A. No. In the financial memoranda there is an entry of $30 for "clerks employed to transcribe & engross."
Q. When and how was the identity of the engrosser determined?
A. In 1937, on the occasion of the 150th anniversary of the Constitution. His identity was determined after a long and careful search of collateral public documents.
Q. Where did Shallus do the engrossing?
A. There is no record of this, but probably in Independence Hall.
Q. Did he realize the importance of the work he had done?
A. Probably not; when he died, in 1796, the Constitution had not yet
come to be the firmly established set of governmental principles it since has become.
Q. Did some of the deputies to the Constitutional Convention refuse to sign the Constitution?
A. Only thirty-nine signed. Fourteen deputies had departed for their homes, and three-Randolph and Mason of Virginia and Gerry of Massachusetts-refused to sign. One of the signatures is that of an absent deputy, John Dickinson of Delaware, added at his request by George Read, who also was from Delaware.
Q. How can it be said that the signing of the Constitution was unanimous, when the deputies of only twelve states signed and some delegates refused to sign?
A. The signatures attest the "Unanimous Consent of the States present." The voting was by states, and the vote of each state that of a majority of its deputies. Hamilton signed this attestation for New York, though, as he was the only deputy of the state present, he had not been able to cast the vote of his state for the consent, only eleven states voting on the final question. There is an even greater discrepancy about the signers of the Declaration of Independence. Some seven or eight members present on July 4 never signed; seven signers, including Richard Henry Lee of Virginia, who proposed the resolution of independence, were not present on the day; and eight other signers were not members of Congress until after July 4.
Q. Did George Washington sign the Declaration of Independence?
A. No. He had been appointed commander-in-chief of the Continental Army more than a year before and was at the time with the army in New York City.
Q. Where is the original signed Constitution?
A. On the second floor of the Library of Congress the original Constitution of the United States and the original Declaration of Independence are on permanent exhibit.
Q. What are the exact measurements of the originals of the Declaration of Independence and of the Constitution of the United States?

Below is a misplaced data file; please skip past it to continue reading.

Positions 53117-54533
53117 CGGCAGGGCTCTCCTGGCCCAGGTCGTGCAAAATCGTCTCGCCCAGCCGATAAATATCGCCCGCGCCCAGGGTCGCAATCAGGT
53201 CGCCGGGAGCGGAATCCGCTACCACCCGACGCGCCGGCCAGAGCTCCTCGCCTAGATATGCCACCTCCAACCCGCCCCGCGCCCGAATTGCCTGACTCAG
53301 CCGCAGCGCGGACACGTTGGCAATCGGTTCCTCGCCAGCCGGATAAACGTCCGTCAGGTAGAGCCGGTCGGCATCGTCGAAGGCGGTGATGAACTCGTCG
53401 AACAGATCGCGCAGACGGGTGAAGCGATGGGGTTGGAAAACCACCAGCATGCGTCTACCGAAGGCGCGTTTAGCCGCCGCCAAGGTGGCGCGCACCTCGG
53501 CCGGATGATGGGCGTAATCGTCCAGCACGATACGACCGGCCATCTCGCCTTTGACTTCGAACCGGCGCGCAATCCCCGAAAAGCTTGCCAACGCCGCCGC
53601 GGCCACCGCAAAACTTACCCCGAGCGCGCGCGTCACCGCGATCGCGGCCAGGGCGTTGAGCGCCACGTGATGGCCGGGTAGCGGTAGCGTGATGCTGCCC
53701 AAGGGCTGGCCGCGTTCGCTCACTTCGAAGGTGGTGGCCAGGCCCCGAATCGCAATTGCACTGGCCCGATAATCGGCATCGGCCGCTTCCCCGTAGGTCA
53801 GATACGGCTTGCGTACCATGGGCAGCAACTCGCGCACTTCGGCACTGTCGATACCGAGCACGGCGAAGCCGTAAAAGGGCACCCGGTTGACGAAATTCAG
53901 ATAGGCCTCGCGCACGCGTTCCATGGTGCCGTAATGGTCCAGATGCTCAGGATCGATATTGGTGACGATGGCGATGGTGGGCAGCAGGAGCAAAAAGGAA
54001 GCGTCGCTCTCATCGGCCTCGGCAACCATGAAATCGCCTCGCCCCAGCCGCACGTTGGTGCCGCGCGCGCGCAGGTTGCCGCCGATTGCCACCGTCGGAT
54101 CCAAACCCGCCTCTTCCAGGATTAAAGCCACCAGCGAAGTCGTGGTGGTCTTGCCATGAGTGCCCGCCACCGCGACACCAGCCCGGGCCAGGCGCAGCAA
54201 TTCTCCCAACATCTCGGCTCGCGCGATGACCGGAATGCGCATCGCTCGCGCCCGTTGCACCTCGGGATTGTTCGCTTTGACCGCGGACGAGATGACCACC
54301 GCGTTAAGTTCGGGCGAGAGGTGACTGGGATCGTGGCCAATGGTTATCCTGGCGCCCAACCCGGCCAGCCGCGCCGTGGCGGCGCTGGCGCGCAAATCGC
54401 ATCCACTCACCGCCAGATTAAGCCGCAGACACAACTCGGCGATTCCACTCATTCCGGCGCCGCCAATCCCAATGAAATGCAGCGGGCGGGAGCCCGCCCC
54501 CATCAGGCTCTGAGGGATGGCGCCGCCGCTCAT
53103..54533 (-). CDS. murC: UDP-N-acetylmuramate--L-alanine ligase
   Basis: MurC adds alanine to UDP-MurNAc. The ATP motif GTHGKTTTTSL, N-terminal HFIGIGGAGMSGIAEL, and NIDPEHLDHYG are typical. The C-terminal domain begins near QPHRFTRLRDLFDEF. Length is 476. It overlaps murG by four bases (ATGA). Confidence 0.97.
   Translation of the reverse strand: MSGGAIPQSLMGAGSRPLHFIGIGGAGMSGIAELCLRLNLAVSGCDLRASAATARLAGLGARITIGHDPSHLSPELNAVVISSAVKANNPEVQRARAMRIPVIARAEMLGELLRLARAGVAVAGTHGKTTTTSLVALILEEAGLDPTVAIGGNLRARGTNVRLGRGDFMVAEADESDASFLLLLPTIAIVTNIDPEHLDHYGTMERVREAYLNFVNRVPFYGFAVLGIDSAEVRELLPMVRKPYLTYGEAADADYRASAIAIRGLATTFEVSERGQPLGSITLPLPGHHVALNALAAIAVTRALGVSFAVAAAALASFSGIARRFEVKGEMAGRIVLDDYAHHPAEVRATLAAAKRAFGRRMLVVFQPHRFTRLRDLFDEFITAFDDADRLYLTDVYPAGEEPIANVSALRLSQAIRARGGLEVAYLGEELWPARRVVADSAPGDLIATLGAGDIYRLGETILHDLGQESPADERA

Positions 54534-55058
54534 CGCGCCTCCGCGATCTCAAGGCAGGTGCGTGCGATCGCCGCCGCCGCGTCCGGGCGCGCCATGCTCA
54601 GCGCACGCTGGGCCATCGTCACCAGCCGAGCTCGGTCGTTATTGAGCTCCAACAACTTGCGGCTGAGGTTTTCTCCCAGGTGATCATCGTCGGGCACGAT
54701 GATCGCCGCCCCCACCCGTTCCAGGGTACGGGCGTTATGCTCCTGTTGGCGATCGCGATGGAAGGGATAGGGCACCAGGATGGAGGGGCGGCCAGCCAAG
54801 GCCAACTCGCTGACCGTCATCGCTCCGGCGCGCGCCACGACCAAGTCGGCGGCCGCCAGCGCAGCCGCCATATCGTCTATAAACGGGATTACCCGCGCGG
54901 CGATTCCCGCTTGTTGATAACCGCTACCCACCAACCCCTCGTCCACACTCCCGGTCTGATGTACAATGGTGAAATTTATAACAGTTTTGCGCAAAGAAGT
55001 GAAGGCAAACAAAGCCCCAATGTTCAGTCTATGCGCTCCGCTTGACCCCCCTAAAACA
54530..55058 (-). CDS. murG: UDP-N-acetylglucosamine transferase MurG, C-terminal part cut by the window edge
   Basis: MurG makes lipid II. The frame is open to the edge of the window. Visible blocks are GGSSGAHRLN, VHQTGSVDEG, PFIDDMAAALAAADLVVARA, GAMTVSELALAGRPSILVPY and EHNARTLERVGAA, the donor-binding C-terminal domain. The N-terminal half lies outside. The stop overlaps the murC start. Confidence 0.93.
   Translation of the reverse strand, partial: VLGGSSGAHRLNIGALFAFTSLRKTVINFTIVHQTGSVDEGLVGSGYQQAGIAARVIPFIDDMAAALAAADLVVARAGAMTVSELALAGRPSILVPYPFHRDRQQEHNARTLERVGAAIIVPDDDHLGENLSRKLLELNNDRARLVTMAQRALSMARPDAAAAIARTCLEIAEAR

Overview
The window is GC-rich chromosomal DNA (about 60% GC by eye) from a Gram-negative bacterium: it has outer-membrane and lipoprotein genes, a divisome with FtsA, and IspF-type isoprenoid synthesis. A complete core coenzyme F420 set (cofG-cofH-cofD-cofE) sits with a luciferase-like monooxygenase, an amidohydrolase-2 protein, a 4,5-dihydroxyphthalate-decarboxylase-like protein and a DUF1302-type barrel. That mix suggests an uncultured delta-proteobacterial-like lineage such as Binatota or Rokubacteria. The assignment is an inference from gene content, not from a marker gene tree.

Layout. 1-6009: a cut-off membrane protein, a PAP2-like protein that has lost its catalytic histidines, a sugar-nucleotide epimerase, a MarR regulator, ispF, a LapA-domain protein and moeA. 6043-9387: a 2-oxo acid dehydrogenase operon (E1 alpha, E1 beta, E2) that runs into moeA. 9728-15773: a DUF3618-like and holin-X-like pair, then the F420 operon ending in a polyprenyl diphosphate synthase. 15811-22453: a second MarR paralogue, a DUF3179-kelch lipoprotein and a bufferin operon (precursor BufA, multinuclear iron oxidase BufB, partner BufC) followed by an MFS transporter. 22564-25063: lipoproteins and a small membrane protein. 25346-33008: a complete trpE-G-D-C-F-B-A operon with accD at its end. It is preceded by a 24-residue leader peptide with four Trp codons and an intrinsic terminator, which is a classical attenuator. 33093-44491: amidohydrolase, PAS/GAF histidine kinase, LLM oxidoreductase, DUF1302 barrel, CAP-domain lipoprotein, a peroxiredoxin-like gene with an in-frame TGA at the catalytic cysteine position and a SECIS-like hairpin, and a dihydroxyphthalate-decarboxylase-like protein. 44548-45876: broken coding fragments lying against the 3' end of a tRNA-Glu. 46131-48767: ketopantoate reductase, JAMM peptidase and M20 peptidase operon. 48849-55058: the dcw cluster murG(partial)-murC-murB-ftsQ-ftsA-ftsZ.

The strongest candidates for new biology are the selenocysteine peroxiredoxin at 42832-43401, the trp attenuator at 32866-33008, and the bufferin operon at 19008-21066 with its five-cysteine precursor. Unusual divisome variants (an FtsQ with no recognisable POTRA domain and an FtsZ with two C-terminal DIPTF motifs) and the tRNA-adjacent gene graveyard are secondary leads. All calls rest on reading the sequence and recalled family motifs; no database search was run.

A. The Declaration of Independence: 29% in. by 24 in.; The Constitution: four sheets, approximately 28 in. by 23% in. each.
Q. How many words are there in the texts of the great state papers, and how long does it take to read them?
A. The Constitution has 4,543 words, including the signatures but not the certificate on the interlineations; and takes about half an hour to read. The Amendments have 2,214 words and they can be read in about half the time the Constitution takes. The Declaration of Independence has 1,458 words, with the signatures, but is slower reading, as it takes over ten minutes. The Farewell Address has 7,641 words and requires forty-five minutes to read. Q. What party names were given to those who favored ratification and to those who opposed it?
A. Those who favored ratification were called Federalists; those who opposed, Antifederalists.
Q. In ratifying the Constitution, did the people vote directly?
A. No. Ratification was by special state conventions (Art. VII).
Q. The vote of how many states was necessary to ratify the Constitution?
A. Nine (Art. VII).
QUESTIONS ON RATIFICATION
Q. In what order did the states ratify the Constitution?
A. In the following order: Delaware, Pennsylvania, New Jersey, Georgia, Connecticut, Massachusetts, Maryland, South Carolina, New Hampshire, Virginia, and New York. After Washington had been inaugurated, North Carolina and Rhode Island ratified. For dates and votes, see the table on p. 60. Q. After the Constitution was submitted for ratification, where did the greatest contests occur?
A. In Massachusetts, Virginia, and New York.
Q. In each instance what was the vote?
A. New York ratified the Constitution by a majority of three votes30 to 27; Massachusetts by 187 to 168; and Virginia by 89 to 79. See the table on p. 60.
Q. In the course of ratification, how many amendments were offered by the state conventions?
A. Seventy-eight; exclusive of Rhode Island's twenty-one, and those demanded by the first convention in North Carolina. There were many others offered which were considered necessary as items of a Bill of Rights. Professor Ames gives 124 as the whole number, inclusive of those of Rhode Island and North Carolina and the Bills of Rights. Various of these covered the same topics.
Q. When did the United States government go into operation under the Constitution?
A. The Constitution became binding upon nine states by the ratification of the ninth state, New Hampshire, June 21, 1788. Notice of this ratification was received by Congress on July 2, 1788. On September 13, 1788, Congress adopted a resolution declaring that electors should be appointed in the ratifying states on the first Wednesday in January, 1789; that the electors vote for President on the first Wednesday in February, 1789; and that "the first Wednesday in March next [March 4, 1789] be the time and the present seat of Congress the place for commencing proceedings under the said constitution." The Convention had also suggested "that after such Publication the Electors should be appointed, and the Senators and Representatives elected." The Constitution left with the states the control over the election of congressmen, and Congress said nothing about this in its resolution; but the states proceeded to provide for it as well as for the appointment of electors. On March 3, 1789, the old Confederation went out of existence and on March 4 the new government of the United States began legally to function, according to a decision of the Supreme Court of the United States (Owings v. Speed, 5 Wheat. 420); however, it had no practical existence until April 6, when first the presence of quorums in both houses permitted organization of Congress. On April 30, 1789, George Washington was inaugurated as President of the United States, so on that date the executive branch of the government under the Constitution became operative. But it was not until February 2, 1790, that the Supreme Court, as head of the third branch of the government, organized and held its first session; so that is the date when our government under the Constitution became fully operative.
Q. Did Washington receive the unanimous vote of the electors in his first election as President?